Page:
Safety steps taken during highway workIn a Nov. 14 letter...


November 25, 1996

Safety steps taken during highway work

In a Nov. 14 letter to the editor ("Beltway construction creates needless perils"), John Adams expressed concern about the work zone for the Baltimore Beltway widening project. I agree, work zones can be dangerous, especially at night when visibility is limited for drivers and workers.

The State Highway Administration limits lane closures for the Baltimore Beltway widening project to nighttime so fewer motorists are inconvenienced. The warning signs for lane closures comply with national standards for construction work zones. SHA uses special, extra-reflective construction signing along the heavily traveled highway.

In addition, ''Trucks Entering Highway'' signs are in place to warn drivers about trucks entering or exiting the work zone in the ''high speed'' left lane. The median work will continue through spring, at which time traffic will be shifted and work will continue along the highway shoulders.

Yellow warning lights are illuminated on parked vehicles in the work area to prevent collisions with moving machinery and vehicles. We make every effort to reduce the number of vehicles in the work zone by transporting workers to the site and providing alternate worker access.

The Baltimore Beltway widening project is difficult and challenging because we are improving the highway in the midst of ongoing heavy traffic. SHA will continue to monitor the work zone and make improvements where possible. In addition, SHA makes a concerted effort to inform drivers about the ongoing construction activities through public meetings, travelers advisory radio messages, a project brochure and updates, print and broadcast media interviews and a project hot line.

SHA encourages motorists to use extra caution and reduce speed when traveling through work zones. Maryland state police have increased enforcement along I-695 and remind motorists that speeding fines are doubled in work zones.

We thank Mr. Adams for his comments and all motorists for their patience during construction of this project and elsewhere throughout Maryland. Our customers can receive a beltway project brochure by calling 1-800-323-MSHA or (410) 321-3600. Please remember to always buckle up.

Parker F. Williams


The writer is administrator of the Maryland State Highway Administration.

Only public schools deserve tax money

The fight for private school support has escalated recently. Proponents argue they are entitled to the same benefits and rights as parents of public school students.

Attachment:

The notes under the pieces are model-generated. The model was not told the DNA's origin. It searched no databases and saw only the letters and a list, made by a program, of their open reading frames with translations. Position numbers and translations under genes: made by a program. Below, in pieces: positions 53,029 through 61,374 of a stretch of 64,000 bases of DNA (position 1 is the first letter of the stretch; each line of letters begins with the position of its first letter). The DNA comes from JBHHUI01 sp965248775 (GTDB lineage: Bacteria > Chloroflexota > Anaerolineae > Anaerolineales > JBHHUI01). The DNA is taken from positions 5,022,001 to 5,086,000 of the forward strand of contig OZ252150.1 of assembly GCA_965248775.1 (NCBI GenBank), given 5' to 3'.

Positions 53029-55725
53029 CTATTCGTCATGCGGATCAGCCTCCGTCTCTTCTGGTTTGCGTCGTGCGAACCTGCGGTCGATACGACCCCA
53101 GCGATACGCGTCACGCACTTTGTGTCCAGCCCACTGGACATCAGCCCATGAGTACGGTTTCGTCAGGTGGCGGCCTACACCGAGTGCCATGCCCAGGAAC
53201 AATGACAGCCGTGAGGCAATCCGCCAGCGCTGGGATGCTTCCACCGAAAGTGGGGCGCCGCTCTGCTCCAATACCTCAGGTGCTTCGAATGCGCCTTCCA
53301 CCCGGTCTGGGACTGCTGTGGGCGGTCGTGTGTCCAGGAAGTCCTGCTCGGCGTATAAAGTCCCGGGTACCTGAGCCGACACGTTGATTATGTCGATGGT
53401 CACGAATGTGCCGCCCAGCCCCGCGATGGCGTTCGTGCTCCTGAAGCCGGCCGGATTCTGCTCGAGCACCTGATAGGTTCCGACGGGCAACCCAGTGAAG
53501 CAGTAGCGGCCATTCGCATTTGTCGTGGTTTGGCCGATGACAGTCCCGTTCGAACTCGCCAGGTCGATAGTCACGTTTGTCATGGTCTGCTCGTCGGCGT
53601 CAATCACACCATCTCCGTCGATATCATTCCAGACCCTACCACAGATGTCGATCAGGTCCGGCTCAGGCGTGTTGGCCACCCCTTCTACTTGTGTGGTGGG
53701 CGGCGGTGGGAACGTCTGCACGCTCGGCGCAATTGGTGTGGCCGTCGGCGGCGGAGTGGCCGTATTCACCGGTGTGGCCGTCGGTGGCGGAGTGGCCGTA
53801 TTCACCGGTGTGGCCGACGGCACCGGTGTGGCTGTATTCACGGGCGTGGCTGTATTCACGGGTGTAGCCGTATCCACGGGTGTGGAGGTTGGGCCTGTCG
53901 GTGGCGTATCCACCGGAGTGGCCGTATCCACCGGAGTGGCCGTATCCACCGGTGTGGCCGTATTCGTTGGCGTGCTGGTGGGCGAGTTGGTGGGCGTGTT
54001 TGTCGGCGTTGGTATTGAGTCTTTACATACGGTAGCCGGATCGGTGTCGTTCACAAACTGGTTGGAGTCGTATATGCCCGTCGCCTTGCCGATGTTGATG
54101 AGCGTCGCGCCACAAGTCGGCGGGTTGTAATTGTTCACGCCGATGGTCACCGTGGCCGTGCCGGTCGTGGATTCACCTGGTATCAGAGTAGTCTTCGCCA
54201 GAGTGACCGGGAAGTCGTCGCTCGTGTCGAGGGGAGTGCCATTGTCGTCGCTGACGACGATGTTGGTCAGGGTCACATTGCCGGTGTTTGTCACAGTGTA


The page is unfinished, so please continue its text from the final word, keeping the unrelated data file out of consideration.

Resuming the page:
They have the same benefits. Their children are entitled to a free public education.

If, however, their choice is a parochial, Lutheran, Jewish or other private education, that is their option and should be a private matter.

I firmly believe tax money should support only the public schools. And don't skimp on the funds. These schools should be the best.

Mary M. Atkinson


Need rational debate on drug reform

That was a most disingenuous column by Jim and Ed Gogek (Nov. 20, "Legalize drugs and wait for a bad trip").

After raising the specter of drug reform sparked by the passage of medical marijuana initiatives, they present a litany of supposed disasters that would come with the "legalization" (whatever that means) of drugs, buttressed by studies that had nothing to do with marijuana per se.

Our country will never be able to formulate a sane drug policy until it considers each drug separately. Every drug has a unique potential for pleasure, harm and abuse. We need clarity and rational thinking about drug reform, not articles such as this that serve only to muddy the waters.

Terry Dalton

Hadley Towson

'Homicide' is good for city's self-image

Surprise. ''Homicide: Life on the Street'' made the front page of the Real Estate section of The Sunday Sun (Nov. 17).

When one stops to think of the many benefits this superb TV drama gives to our city, it is indeed cause for elation.

For four years, cast and crew have bought or rented homes, sent their kids to school, shopped, played and have benefited our city's economy. Not to mention the numerous jobs created for our citizens.

Fridays on Channel 11 at 10 p.m., a superb ensemble cast and inventive, sensitive writers and directors give us reason to be proud.

''Homicide'' is a rare piece of theater on a smaller stage. It gives an honest look at city life and makes us sit up and take notice and hopefully put something back.

Joan Weiskittel Denny


Godefroy had big designs on Baltimore

Edward Gunts' article in the Maryland section Nov. 14 was a most interesting account of the question surrounding the builder of Davidge Hall at the University of Maryland at Baltimore. It stirred up a number of memories (institutional if not personal) about the career of Maximilian Godefroy.

Godefroy, born in France about 1765, worked as a civil engineer until he was exiled during the Napoleonic era. In need of a job, he brought a letter of recommendation from a Philadelphia artist named D. Volozan.

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